This last week I have been consumed by the issue of learning to read/write…it started innocently enough, Sophia has been really interested in learning letters for the last month or so and we had a few activity books where you can trace the letter then have a go yourself so she was just merrily doing that when the urge took her. Then a friend posted a code for a month’s free Reading Eggs so I thought I’d give it a go and oh my, does she love it! For the past week she’s spent 1-2 hours each morning clicking away to howls of protest when I suggest actually (shock horror) going out!

I started a thread on a Christian home education Facebook page and unintentionally opened myself to a phonics vs. ‘whole word’ medley of confusion. I started doing some research which hindered rather than helped. There was talk of flash cards, whether it’s damaging to start phonics first, whether reading can be learnt entirely one way or another and at what age it should be attempted. I won’t spew out what I’ve read as I’m sure many places will do it much more succinctly than I could. But I’ve concluded that:

a) She is not even 3 yet. There is no rush. My gut instinct was to be child led and not push things, I didn’t even consider that I’d be thinking about reading at this age so I’m annoyed at myself for letting my head get the better of me and start doubting what I already really knew. We will continue doing things at her pace and remain largely unstructured through these early years – learning through play and life (as we know it).

b) She (like me) has a tendency to panic if you put her on the spot. Letters and numbers that she merrily recites on her own time seem to drop out of her head the moment you ask her to identify one. I don’t think that flash cards or any attempt at structure/teaching would help her at this point in time. Which really just solidifiies point a) but I liked having 3 points.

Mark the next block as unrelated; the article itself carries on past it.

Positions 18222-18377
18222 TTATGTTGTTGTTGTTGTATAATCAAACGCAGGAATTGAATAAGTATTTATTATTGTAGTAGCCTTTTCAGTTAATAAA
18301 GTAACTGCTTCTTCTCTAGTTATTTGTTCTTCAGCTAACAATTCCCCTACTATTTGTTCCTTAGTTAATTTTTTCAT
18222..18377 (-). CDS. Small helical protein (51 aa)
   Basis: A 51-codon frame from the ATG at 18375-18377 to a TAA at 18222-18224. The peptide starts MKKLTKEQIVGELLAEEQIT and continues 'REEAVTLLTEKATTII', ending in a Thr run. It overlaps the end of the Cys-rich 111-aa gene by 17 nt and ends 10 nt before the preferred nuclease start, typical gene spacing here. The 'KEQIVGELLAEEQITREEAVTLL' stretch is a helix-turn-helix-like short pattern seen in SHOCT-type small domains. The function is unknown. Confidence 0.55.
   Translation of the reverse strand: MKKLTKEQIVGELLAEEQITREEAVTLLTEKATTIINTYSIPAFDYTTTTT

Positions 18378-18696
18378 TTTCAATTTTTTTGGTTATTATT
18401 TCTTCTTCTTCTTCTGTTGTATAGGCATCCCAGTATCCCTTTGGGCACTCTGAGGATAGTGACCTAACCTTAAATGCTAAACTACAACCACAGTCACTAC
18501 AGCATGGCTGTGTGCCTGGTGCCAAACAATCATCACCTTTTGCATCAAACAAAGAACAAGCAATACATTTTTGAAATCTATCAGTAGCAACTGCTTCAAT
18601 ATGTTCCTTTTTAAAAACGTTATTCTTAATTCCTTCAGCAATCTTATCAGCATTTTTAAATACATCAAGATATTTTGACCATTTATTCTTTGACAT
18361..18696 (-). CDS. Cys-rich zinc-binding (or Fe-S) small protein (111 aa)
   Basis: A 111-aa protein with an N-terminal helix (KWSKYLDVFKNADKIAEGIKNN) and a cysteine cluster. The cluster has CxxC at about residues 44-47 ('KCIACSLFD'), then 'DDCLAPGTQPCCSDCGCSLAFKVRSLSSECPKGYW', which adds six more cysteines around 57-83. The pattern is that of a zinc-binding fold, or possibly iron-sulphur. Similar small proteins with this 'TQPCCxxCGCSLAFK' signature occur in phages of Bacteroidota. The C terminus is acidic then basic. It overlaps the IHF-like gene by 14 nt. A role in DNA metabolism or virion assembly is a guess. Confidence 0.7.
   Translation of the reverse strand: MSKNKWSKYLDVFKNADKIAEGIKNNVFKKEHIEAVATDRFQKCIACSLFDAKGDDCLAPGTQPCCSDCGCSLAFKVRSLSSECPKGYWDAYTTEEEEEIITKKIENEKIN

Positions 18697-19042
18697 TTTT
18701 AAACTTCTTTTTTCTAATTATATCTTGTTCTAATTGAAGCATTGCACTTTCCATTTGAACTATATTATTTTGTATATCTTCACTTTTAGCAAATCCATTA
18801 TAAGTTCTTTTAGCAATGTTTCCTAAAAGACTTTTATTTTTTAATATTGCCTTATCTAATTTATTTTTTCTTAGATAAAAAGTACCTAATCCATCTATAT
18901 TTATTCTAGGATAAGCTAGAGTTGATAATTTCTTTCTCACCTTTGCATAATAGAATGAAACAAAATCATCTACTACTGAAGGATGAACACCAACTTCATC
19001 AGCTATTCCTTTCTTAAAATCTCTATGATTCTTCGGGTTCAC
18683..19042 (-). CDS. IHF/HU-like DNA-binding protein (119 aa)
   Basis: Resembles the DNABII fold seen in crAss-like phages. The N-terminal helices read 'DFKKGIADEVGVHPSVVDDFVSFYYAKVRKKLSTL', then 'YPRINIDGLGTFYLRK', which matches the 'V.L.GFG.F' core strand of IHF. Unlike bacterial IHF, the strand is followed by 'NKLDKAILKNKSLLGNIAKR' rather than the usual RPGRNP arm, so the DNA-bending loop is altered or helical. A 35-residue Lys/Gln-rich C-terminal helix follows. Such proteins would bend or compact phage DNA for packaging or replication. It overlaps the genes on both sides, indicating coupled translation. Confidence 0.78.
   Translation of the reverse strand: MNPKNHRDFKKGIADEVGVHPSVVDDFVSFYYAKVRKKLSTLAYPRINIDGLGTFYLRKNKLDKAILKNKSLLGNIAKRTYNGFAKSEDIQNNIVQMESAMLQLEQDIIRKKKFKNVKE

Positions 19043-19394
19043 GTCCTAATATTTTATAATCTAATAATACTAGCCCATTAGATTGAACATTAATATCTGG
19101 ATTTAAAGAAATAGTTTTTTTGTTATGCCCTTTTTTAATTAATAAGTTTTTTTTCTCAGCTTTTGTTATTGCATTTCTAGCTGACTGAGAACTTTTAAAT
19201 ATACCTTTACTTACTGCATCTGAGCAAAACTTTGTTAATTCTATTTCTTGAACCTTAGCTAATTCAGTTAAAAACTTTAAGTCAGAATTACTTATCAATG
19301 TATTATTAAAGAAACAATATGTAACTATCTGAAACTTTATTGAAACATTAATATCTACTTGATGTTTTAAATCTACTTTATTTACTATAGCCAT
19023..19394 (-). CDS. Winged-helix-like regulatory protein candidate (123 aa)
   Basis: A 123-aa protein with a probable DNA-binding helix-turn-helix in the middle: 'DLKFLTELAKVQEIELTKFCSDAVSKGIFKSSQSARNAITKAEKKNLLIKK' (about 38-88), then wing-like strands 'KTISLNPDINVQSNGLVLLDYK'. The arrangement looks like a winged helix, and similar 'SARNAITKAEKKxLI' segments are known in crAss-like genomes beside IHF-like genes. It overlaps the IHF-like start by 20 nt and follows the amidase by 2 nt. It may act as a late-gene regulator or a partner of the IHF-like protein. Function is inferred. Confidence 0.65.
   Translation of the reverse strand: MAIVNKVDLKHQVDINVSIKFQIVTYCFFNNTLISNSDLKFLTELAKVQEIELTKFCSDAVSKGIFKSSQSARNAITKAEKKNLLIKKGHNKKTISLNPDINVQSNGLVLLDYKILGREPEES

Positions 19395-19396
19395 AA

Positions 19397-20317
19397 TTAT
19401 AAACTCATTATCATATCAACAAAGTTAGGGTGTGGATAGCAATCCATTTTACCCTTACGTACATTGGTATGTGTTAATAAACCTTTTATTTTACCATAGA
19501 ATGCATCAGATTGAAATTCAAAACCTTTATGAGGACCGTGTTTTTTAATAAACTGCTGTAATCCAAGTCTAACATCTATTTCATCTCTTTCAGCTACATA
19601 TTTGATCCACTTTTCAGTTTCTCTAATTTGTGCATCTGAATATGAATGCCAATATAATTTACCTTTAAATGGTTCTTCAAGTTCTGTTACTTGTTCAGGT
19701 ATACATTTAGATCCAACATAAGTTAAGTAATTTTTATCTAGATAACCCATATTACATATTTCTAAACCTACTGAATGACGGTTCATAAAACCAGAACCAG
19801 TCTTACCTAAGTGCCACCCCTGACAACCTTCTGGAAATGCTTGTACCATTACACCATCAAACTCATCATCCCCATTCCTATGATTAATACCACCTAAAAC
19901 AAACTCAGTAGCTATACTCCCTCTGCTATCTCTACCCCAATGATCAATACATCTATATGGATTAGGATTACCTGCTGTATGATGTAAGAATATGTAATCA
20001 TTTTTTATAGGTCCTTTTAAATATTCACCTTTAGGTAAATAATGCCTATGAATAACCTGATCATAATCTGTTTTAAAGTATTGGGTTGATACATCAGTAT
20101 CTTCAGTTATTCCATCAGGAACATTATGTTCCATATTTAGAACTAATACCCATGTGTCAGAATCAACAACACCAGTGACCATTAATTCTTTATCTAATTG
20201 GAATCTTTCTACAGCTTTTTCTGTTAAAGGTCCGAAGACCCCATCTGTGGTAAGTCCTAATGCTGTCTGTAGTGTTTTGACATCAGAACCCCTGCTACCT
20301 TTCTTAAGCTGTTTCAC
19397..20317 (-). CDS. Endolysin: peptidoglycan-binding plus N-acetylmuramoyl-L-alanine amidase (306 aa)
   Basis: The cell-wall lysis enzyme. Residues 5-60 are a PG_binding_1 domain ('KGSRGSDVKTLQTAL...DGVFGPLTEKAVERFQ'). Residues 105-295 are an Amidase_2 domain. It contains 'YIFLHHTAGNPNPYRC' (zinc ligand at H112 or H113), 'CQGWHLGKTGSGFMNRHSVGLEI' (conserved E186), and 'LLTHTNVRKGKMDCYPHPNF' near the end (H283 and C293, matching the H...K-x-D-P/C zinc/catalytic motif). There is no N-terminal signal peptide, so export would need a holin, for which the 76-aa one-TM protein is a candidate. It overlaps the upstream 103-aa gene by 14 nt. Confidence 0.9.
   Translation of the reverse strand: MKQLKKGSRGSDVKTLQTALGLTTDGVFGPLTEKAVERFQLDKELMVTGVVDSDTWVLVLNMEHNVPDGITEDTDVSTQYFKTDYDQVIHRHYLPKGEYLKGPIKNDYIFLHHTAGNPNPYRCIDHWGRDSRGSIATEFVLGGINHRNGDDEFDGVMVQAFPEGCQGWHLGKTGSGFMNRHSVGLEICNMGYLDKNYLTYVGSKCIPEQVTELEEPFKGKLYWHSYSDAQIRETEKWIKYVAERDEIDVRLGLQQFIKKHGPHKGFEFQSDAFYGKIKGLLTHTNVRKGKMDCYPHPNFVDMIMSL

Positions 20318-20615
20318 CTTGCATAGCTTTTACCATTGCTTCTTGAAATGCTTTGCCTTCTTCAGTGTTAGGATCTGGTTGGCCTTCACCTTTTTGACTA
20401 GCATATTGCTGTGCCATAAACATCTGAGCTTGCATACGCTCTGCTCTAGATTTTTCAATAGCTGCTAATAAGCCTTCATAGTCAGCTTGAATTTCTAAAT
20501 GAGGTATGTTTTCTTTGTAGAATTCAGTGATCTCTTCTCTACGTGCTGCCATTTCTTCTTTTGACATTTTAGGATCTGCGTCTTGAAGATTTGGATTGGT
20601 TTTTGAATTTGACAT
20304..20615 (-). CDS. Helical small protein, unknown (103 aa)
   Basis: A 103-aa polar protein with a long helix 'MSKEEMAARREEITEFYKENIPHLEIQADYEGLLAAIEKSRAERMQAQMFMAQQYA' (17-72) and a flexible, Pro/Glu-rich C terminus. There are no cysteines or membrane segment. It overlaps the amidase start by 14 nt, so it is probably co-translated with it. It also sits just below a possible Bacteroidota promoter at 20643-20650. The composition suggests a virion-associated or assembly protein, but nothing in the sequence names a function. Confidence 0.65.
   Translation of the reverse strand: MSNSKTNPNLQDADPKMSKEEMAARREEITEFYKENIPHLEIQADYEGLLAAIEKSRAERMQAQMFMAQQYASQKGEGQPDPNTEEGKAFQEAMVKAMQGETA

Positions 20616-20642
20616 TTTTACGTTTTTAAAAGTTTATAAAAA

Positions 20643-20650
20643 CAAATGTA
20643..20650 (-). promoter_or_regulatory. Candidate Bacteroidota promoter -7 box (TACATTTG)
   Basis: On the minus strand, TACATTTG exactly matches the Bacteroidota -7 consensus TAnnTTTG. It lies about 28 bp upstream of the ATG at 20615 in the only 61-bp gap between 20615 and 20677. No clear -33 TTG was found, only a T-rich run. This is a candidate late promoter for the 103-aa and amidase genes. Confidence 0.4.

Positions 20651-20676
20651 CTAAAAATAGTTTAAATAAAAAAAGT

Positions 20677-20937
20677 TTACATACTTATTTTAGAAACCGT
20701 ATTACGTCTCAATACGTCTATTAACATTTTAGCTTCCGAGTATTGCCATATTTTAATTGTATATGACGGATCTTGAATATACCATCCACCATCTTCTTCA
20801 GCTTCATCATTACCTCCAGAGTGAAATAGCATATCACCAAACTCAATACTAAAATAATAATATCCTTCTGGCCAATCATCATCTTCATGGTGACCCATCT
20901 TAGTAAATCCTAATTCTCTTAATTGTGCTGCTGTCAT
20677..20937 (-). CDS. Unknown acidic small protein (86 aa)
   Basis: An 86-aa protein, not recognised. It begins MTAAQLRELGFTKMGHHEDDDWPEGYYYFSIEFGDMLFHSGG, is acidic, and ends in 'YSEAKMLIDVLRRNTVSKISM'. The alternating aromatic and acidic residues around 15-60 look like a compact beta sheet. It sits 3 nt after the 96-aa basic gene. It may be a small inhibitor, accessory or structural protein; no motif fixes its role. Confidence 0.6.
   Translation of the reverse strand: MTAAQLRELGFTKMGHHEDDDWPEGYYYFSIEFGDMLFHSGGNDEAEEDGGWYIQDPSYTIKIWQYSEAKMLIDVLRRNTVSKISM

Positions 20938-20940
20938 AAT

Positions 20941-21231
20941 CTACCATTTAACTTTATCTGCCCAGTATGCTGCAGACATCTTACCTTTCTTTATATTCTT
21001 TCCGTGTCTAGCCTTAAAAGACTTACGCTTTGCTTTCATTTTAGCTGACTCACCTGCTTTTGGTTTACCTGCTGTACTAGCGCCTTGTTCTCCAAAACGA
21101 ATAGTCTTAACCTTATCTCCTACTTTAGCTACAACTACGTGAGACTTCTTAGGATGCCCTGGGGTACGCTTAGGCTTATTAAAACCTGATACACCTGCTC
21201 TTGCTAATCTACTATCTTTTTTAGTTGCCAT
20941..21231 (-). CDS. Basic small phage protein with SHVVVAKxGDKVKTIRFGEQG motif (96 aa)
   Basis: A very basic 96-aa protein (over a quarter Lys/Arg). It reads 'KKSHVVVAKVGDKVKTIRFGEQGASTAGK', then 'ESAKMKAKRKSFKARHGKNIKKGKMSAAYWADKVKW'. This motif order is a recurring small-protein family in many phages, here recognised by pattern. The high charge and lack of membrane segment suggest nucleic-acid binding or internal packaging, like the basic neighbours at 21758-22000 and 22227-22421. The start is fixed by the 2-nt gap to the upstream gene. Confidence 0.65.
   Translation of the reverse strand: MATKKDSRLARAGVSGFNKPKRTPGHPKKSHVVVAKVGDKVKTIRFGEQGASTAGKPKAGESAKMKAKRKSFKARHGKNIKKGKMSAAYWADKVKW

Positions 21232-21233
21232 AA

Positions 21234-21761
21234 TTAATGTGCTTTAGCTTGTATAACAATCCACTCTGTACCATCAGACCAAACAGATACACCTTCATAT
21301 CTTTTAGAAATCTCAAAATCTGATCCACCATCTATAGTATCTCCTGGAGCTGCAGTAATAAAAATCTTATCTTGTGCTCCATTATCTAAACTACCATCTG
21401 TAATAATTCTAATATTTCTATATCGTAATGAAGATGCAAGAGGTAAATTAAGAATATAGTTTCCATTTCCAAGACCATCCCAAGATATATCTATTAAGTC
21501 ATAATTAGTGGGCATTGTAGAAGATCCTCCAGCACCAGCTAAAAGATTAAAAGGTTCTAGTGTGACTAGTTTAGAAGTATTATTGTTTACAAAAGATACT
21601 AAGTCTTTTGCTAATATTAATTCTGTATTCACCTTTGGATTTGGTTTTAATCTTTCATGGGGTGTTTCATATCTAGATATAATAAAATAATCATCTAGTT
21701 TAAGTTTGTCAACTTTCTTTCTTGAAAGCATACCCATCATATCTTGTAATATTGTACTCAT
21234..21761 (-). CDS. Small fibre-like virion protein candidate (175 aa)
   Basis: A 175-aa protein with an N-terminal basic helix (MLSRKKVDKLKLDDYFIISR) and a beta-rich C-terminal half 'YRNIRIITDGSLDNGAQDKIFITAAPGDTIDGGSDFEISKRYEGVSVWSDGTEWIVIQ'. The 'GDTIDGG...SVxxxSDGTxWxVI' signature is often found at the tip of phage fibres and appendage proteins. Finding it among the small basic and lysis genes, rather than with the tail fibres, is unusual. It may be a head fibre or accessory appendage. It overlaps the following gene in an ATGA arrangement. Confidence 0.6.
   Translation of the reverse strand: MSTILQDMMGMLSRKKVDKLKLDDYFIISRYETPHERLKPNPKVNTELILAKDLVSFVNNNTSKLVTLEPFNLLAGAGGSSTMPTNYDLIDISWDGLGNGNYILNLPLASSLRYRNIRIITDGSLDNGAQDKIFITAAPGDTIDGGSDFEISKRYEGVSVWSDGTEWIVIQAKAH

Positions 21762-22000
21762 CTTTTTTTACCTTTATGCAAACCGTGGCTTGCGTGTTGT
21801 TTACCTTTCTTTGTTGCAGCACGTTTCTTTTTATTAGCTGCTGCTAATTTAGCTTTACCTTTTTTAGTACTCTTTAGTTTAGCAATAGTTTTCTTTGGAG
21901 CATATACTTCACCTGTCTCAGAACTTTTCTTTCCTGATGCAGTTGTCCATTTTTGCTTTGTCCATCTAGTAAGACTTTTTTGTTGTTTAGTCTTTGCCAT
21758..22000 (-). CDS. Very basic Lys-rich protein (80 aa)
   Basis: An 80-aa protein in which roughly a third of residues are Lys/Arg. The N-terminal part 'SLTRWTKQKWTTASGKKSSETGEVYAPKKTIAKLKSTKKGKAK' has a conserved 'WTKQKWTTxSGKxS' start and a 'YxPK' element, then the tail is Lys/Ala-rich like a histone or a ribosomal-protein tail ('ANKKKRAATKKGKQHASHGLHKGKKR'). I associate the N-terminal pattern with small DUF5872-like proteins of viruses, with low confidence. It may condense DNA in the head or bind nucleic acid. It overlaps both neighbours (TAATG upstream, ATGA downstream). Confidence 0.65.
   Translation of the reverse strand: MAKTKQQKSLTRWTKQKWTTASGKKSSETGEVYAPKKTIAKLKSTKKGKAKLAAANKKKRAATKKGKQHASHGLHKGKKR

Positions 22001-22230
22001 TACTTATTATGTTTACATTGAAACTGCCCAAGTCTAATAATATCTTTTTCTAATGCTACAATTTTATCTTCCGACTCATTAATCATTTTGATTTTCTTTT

and finally

c) I suspect that neither approach is the be all and end all. Every child being different and all surely means that one approach will work for one, another for another and a mixture of both for yet another. And increasingly I am reading of families where a child simply picked up a book and worked it out for themselves. The emphasis seems to be on the child wanting to learn.

But mainly, this has been a a test for me in trusting my instincts and not panicking. Having taken responsibility for their education I need to remain calm, make the best decisions I can and accept that sometimes I will make mistakes. I also need to remember to let God guide me, that he has plans for us and will look out for us!

‘For I know the plans I have for you, declares the Lord, plans for welfare and not for evil, to give you a future and a hope.’

Jeremiah 29 : 11


This is attempt number 2 at writing and maintaining a blog but this time I feel inspired to commit.

I want a tangible record of our life and our home educating journey and although this is ‘virtual’ rather than real hold-it-in-your-hands matter I think it’s the better option….apart from anything else, paper goes mouldy in a matter of hours (it seems!) on the boat and I’m running out of space as it is (currently brainstorming the best way to keep/contain/display Sophia’s work…no closer to an answer but that’s another post).

Sorry, an introduction is probably a good way to start. I’m Hannah, Mama to Sophia (almost 3) and Isaac (9 months) and wife to Dan. We live on a 31ft catamaran called Pinaforein Brighton, UK. Dan is the Lead Transfusion Scientist at a local hospital and I am at home with the kids. I’d say we’ve always known we were going to home ed the kids and although I’ve been reading reading reading about it since Sophia arrived I feel that in the last few weeks I’ve found my stride, my confidence. I feel that WE CAN DO THIS. And I’m excited!

I’m slightly intimidated by entering the heady world of blogging; the categories, tagging, links, stats, the mystery that is twitter…. It’s enough to make a girl turn tail and run back to her knitting but no, I shall start as I mean to go on (probably with far too many exclamation marks, excessively long sentences and poor grammar!) so hello, read on if you like, I’ll try not to be too boring!

My 3 fellow boat dwellers